Cabernets this weekend

I got word from our other grower that this weekend the fruit’s coming off his vineyard, ready or not. It’s been a difficult year for him, as it has for a lot of growers in the region: late fruit set in the spring means late ripening in the fall, and this grower is feeling that especially.


I’m still waiting for numbers from him, but I’ll be heading east on Saturday or Sunday to pick up Cabernet Sauvignon and our treasured Cabernet Franc. Late though it may be, I’m hoping we get the same luck we got with Westrey’s Oracle Pinot this year – not jammy ripe, but physiologically ripe, that special interlocking sensation when everything’s in balance and the fruit lasts and lasts on your tongue. Some of that’s due to extra hang time during cool fall nights, which keeps the acid intact even as ripeness progresses during the day. We’ll know soon enough!

In other news, the syrah is mighty happy to see us. So happy, in fact, that it’s overflowing its fermenter. In the interest of retaining thermal mass (the same principle as huddling together for warmth, I’d guess), I decided to divide one of the extra 30-gallon fermenters of syrah between another 30-gallon and the stainless steel tank. Was it close to the top? Oh, sure, a little, but what could go wrong? Now I know.

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The 2007 at June racking

A few nights ago we got together to rack our three wines, and of course, couldn’t help tasting them as they poured from barrel to tank and back into barrel.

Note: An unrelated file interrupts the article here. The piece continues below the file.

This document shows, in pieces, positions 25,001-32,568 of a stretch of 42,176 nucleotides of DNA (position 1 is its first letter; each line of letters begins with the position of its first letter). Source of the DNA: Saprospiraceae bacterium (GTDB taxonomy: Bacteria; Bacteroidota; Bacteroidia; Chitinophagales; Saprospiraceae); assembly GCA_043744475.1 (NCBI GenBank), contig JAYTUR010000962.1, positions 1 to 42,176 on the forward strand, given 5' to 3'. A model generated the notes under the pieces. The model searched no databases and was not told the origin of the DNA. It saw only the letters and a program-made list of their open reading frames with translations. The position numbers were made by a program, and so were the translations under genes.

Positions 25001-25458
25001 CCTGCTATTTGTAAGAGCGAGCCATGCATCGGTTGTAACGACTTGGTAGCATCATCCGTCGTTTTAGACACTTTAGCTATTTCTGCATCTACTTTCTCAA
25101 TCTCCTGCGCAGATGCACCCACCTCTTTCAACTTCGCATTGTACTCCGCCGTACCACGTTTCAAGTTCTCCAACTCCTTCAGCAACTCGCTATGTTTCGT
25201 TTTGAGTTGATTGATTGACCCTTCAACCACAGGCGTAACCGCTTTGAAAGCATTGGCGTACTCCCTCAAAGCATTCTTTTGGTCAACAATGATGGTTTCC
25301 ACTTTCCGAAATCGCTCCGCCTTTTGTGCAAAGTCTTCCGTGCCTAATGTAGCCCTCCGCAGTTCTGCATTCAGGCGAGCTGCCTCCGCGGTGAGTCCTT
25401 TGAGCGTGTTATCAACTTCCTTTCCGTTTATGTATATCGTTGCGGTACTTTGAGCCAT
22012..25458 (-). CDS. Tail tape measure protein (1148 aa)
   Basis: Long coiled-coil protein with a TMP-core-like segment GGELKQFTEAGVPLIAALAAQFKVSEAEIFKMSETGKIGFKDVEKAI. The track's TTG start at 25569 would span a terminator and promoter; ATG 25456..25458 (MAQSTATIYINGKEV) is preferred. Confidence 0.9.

2007 Cabernet Franc
I think the consensus was that contrary to any of our previous experiences with this wine at this stage, the Franc showed the worst of the three. It had a decent fragrance, but it was murky and lifeless in the mouth, oddly framed with a hint of oak (it’s in an essentially neutral barrel). And once past the tonsils, it was like it was never there. Overall, a far cry from the fresh, precocious party-in-your-mouth the Franc usually is — and the way it was in March, when last we racked it.

So, what’s going on? Theories abound — more in a future post — but it’s certainly true that most wines go through “dumb” or hibernative stages, where between one chemical state and another they’re kind of in limbo. I think of it like a construction project: you begin with one thing (nice bones, but what Nazi scientist designed that wallpaper!?), but before the shiny new thing emerges (did you notice it matches my iTouch?), you float like Dante through the undoing of one and the creation of the other, where your thing isn’t what it was, but it isn’t what it’ll become. It’s something, yet it’s also not quite anything, either. And you have to use a port-a-potty in the back yard for a month.